ONCE upon a time, if US Federal Reserve chairman Alan Greenspan sneezed, Wall Street caught a cold. Nowadays, if China sneezes, the whole world holds it breath.
That’s how powerful and influential China and its economy have become. Any nation in the world would want to have China at the top of its friend list, and PNG most certainly does.
The importance of this relationship was underlined by this week’s visit of Vice-Premier Li Keqiang, one of China’s most powerful men, who many tip will be the next premier. Leaders of both nations recognise the potentials of their respective economies, and how they could complement each other.
Yesterday, the two countries signed five significant agreements, an event that was described as the “dawn of a new era” in bilateral ties between the two nations.
The signing of these agreements shows the bilateral relationship between PNG and China is healthy and robust and is steadily gaining momentum as more economic, commercial and investment activities take place in both nations.
PNG is China’s largest trading partner in the Pacific and it is anticipated that our bilateral figures will experience a significant boost once appropriate commercial arrangements in the energy sector, such as the liquefied natural gas project, are in place.
The agreements pave the way for China to assist PNG, in a big way, in social and economic development, including a crucial deal announced yesterday for China to purchase up to two million tonnes of LNG annually.
These agreements were concluded after bilateral talks yesterday, between Chinese government officials and senior PNG Government ministers led by Deputy Prime Minister Sir Puka Temu. The agreements illustrate greater economic and technical cooperation where China will provide millions of dollars in grant aid, and create a framework for PNG to obtain concession loans of up to K313 million.
One of the agreements also reaffirms China’s commitment to develop the Chinese-operated Ramu nickel and cobalt project in Madang province. This project is the single largest investment by any country in PNG to date.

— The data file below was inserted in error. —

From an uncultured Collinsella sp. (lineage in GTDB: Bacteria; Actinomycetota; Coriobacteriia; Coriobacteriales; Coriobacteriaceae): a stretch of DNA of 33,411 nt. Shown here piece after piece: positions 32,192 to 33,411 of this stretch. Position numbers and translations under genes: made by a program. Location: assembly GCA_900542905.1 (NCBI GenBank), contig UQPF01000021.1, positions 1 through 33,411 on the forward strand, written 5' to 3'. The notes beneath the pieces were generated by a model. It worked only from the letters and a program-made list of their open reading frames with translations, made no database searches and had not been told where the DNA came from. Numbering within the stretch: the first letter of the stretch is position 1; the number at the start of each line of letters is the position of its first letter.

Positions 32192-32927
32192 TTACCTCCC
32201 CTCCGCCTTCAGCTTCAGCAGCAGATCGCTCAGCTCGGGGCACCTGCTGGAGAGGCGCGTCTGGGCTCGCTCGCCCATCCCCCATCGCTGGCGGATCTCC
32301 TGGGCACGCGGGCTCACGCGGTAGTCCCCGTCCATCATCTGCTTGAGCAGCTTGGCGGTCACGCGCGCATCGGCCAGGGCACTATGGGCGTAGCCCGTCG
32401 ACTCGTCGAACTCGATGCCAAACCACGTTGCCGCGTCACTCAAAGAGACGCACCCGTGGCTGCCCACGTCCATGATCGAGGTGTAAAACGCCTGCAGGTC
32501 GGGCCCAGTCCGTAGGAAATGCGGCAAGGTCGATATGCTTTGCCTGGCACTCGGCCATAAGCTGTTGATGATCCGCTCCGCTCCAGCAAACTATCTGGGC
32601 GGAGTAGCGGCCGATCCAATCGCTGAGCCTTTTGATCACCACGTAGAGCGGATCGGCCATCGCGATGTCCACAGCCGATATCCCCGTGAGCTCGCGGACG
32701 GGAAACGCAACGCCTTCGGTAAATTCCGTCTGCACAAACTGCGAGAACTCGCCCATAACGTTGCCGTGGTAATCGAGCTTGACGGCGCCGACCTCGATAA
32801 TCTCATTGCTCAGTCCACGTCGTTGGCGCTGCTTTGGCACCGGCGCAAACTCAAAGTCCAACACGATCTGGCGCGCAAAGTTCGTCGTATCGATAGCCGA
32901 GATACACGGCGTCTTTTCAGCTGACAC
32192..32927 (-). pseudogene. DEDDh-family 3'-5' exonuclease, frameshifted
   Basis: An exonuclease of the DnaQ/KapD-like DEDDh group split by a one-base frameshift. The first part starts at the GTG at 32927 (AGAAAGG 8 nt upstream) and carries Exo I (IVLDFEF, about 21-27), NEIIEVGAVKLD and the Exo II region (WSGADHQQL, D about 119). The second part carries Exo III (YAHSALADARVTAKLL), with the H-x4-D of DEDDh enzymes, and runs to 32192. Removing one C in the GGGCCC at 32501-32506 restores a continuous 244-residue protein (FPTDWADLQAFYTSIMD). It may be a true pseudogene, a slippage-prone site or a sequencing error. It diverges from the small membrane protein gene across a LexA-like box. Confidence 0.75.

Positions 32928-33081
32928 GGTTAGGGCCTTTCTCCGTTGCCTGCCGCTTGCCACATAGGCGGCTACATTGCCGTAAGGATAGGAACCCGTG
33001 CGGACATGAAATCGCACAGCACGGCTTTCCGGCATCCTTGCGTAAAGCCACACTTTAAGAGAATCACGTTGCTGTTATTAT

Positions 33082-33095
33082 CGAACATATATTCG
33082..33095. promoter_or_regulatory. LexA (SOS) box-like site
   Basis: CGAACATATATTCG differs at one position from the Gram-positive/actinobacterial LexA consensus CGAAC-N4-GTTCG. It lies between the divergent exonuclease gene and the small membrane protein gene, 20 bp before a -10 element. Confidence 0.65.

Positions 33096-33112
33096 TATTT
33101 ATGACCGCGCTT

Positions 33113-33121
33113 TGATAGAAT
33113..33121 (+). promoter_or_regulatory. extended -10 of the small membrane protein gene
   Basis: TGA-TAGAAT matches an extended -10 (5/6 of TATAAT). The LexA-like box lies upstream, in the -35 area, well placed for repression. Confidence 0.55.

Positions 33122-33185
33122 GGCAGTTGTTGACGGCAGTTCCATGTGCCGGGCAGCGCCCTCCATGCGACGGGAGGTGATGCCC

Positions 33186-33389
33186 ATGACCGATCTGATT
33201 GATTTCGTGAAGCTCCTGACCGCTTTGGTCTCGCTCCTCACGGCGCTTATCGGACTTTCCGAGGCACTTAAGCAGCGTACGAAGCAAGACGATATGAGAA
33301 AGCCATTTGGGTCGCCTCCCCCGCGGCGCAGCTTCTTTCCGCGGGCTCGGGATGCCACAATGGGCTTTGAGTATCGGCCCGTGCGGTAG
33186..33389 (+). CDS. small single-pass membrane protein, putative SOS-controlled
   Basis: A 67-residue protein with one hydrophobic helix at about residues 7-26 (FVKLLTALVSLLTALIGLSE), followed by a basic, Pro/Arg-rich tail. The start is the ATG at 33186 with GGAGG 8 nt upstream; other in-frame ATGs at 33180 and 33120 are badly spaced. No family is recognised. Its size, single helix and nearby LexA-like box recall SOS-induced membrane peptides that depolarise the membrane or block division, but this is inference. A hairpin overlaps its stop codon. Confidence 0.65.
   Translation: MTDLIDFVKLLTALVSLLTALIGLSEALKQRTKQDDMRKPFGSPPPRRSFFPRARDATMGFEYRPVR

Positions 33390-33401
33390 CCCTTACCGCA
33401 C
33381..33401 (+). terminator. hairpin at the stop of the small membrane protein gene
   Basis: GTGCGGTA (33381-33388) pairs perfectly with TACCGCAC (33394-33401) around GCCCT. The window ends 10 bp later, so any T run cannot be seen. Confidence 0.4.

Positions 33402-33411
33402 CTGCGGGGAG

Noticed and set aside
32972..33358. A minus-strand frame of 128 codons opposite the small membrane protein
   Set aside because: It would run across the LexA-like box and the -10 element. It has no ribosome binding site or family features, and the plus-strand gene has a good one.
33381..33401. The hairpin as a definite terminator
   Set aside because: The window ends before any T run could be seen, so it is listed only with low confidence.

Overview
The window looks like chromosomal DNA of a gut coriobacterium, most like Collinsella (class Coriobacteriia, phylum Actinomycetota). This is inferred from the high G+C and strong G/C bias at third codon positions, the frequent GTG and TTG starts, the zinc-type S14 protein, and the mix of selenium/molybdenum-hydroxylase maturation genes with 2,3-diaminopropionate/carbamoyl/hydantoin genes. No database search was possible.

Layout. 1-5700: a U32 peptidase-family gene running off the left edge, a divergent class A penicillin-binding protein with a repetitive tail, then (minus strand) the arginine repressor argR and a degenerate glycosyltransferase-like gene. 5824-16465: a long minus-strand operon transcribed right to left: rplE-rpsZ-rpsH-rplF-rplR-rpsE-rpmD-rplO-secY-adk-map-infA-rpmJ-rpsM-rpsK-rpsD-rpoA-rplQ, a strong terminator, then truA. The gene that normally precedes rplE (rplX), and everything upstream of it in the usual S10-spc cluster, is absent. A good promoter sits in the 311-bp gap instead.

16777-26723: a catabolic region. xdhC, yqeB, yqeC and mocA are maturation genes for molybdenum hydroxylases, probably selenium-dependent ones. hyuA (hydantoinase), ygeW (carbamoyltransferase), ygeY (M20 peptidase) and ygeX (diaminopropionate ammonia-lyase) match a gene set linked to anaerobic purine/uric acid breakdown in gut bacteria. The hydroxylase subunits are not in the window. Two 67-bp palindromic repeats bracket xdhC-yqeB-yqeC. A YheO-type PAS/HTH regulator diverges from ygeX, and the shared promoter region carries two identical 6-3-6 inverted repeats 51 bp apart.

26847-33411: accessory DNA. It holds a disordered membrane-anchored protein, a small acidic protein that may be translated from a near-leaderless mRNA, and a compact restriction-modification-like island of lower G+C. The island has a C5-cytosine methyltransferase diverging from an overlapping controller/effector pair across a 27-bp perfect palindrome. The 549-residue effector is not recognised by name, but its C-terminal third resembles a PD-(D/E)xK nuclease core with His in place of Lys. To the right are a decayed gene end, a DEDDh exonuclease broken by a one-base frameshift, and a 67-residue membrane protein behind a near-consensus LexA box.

For PNG, it comes at time when we are poised for great transformation, as a result of promising developments, the most significant being the PNG LNG project.
PNG is satisfied with the current level of trade and economic cooperation with China and will continue to regard it as a vital market for our exports.
“These relations have been further strengthened and solidified through PNG’s continued adherence to the “One China policy” and through the exchange of visits at leaders, ministerial and officials’ level,” Prime Minister Sir Michael Somare said.
PNG became the 112th country to establish diplomatic relations with China when Sir Michael signed the joint communiqué in Beijing on Oct 12, 1976.
The communiqué asserted PNG’s “One China policy” and has been the cornerstone of the ever-growing relationship between the two nations.
For China, the agreements help fulfil its massive need for energy and other resources as it marches on its way to becoming the world’s second superpower, if it isn’t one already.
China is ranked as PNG’s sixth largest trading partner with a total trade volume of K898.4 million last year. It continues to play an important role in PNG’s development through cooperation in agriculture, housing, defence, capacity building in higher education, health, science, manufacturing and high-tech industries.
These agreements also reflect China’s growing emergence and influence as a force within the Asia-Pacific region and Mr Li said he believed that PNG, as the largest developing country in the South Pacific, had great influence over regional issues.
He affirmed that China and PNG had complementary economies, and there is huge potential for cooperation.
He said China also appreciated the PNG Government’s adherence to the ‘One China policy’.
The mutual appreciation of each other’s positions and the increasing warmth in Sino-PNG relations might not go down well with regional heavyweights Australia and New Zealand, who may view it as a weakening of their own influence in PNG.
But the fact is that China is a force to be reckoned with in the Asia-Pacific region and indeed globally, and it is in PNG’s best interests to pursue its relationship on its own terms for the benefit of its people.